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New Faculty Spotlight: Xiang Zhu

21 January 2021
Xiang Zhu

The Department of Statistics in the Eberly College of Science is delighted to welcome Xiang Zhu as an assistant professor of statistics beginning in the fall 2020 semester. Dr. Zhu is a co-hire of the Huck Institutes for Life Sciences and will collaborate with Penn State scientists on interdisciplinary statistics research in genetics.

After receiving his PhD in Statistics from The University of Chicago in 2017, Zhu was a Stein Fellow at Stanford University for three years and a biostatistician (without compensation) in the U.S. Department of Veterans Affairs Palo Alto Health Care System.

Zhu’s research focuses on building new statistical and computational methods to study the genetic basis of human complex traits and diseases. At Penn State he plans to develop novel statistical methodology and computational framework to extract useful information and produce novel insights from large-scale genetic association scans of complex traits and high-throughput functional measurements of the human genome.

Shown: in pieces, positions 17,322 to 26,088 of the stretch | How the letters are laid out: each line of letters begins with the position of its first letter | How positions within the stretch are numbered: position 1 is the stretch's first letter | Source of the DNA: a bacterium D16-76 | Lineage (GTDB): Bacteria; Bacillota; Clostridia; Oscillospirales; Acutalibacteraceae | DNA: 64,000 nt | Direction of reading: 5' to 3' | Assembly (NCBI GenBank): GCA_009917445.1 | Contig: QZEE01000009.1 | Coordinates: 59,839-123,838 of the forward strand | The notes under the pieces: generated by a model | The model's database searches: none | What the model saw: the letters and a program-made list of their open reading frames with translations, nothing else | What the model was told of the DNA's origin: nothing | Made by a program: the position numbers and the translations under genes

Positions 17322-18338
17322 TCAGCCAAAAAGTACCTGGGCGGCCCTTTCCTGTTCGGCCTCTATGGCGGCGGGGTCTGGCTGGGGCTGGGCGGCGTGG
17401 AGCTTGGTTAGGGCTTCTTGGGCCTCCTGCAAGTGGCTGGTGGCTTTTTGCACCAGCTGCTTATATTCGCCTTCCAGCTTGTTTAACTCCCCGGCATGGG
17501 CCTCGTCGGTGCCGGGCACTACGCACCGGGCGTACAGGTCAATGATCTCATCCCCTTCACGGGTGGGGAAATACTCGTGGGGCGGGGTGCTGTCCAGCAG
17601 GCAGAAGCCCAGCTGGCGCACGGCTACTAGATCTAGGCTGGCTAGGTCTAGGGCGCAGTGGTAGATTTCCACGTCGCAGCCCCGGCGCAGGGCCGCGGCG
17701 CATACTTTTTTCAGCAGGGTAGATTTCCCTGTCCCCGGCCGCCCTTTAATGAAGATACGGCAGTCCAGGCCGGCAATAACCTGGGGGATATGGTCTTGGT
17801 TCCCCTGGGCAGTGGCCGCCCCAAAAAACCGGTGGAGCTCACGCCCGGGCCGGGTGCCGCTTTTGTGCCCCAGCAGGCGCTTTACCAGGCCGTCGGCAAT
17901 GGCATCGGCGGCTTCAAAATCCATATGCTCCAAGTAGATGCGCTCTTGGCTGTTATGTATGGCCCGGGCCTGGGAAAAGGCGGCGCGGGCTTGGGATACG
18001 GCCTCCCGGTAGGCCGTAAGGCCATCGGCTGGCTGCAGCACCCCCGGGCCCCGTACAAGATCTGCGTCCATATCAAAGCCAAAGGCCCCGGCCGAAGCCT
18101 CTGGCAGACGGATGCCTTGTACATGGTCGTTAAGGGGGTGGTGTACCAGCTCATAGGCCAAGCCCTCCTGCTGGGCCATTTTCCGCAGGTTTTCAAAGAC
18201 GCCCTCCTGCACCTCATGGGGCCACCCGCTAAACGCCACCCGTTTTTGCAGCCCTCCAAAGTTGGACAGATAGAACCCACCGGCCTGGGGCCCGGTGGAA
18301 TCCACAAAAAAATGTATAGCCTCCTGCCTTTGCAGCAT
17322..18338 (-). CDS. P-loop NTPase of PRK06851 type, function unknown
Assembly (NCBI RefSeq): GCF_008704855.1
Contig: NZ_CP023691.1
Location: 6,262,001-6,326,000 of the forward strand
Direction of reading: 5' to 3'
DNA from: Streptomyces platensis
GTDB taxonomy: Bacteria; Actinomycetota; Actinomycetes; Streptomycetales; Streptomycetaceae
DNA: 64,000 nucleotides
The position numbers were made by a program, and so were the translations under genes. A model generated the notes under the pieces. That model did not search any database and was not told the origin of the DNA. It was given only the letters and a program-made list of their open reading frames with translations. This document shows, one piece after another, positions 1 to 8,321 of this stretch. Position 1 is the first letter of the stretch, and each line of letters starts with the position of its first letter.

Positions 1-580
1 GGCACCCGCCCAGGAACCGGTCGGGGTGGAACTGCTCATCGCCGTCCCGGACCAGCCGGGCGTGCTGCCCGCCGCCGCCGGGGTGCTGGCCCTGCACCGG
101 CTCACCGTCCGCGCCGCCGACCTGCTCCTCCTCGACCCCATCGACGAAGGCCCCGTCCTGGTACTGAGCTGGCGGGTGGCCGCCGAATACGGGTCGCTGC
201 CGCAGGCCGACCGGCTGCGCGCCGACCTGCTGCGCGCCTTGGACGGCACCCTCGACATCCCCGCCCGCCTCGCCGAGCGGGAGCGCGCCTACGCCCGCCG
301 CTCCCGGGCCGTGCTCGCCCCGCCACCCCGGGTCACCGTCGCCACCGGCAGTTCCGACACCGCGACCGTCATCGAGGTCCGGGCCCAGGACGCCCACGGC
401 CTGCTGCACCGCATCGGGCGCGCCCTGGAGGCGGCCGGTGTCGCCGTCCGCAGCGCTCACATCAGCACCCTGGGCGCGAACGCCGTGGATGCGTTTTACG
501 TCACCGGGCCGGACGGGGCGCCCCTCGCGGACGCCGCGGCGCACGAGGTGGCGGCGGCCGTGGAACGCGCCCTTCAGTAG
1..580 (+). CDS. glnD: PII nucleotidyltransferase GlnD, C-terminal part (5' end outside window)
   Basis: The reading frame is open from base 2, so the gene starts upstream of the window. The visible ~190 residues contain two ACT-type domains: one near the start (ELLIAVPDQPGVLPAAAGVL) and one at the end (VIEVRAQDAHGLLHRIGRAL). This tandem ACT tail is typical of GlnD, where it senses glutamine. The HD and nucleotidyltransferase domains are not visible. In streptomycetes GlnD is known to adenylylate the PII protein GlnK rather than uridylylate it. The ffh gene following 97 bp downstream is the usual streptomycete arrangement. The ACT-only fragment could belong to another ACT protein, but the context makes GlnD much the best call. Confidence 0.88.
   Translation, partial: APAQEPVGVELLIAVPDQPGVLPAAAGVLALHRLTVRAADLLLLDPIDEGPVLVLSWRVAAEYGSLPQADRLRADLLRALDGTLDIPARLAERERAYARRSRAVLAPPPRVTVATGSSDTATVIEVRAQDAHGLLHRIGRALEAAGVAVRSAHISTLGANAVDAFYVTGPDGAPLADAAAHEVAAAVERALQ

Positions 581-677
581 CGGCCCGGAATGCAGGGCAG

As statistical tools remain as vital today as they were on day one of genetics, new datasets are constantly generated and mined through novel statistical and computational methods. “This opens the door for many young statisticians like myself to contribute to the improved understanding of human genetics,” says Zhu, reflecting on what motivates him about his field.

Zhu says he chose to join Penn State because it offered him the chance to collaborate closely with the Huck Institutes of the Life Sciences and continue his interdisciplinary research. Penn State’s reputation as home to world-renowned experts in many scientific fields also played a great role in his choice. As a young academic, Zhu also considers this an opportunity of personal growth, “Penn State Statistics currently has multiple rapidly growing educational programs that train and nurture the next-generation statisticians and data scientists, which offers great opportunities to early-career educators like myself.”

Join us in wishing Zhu success in the Department of Statistics!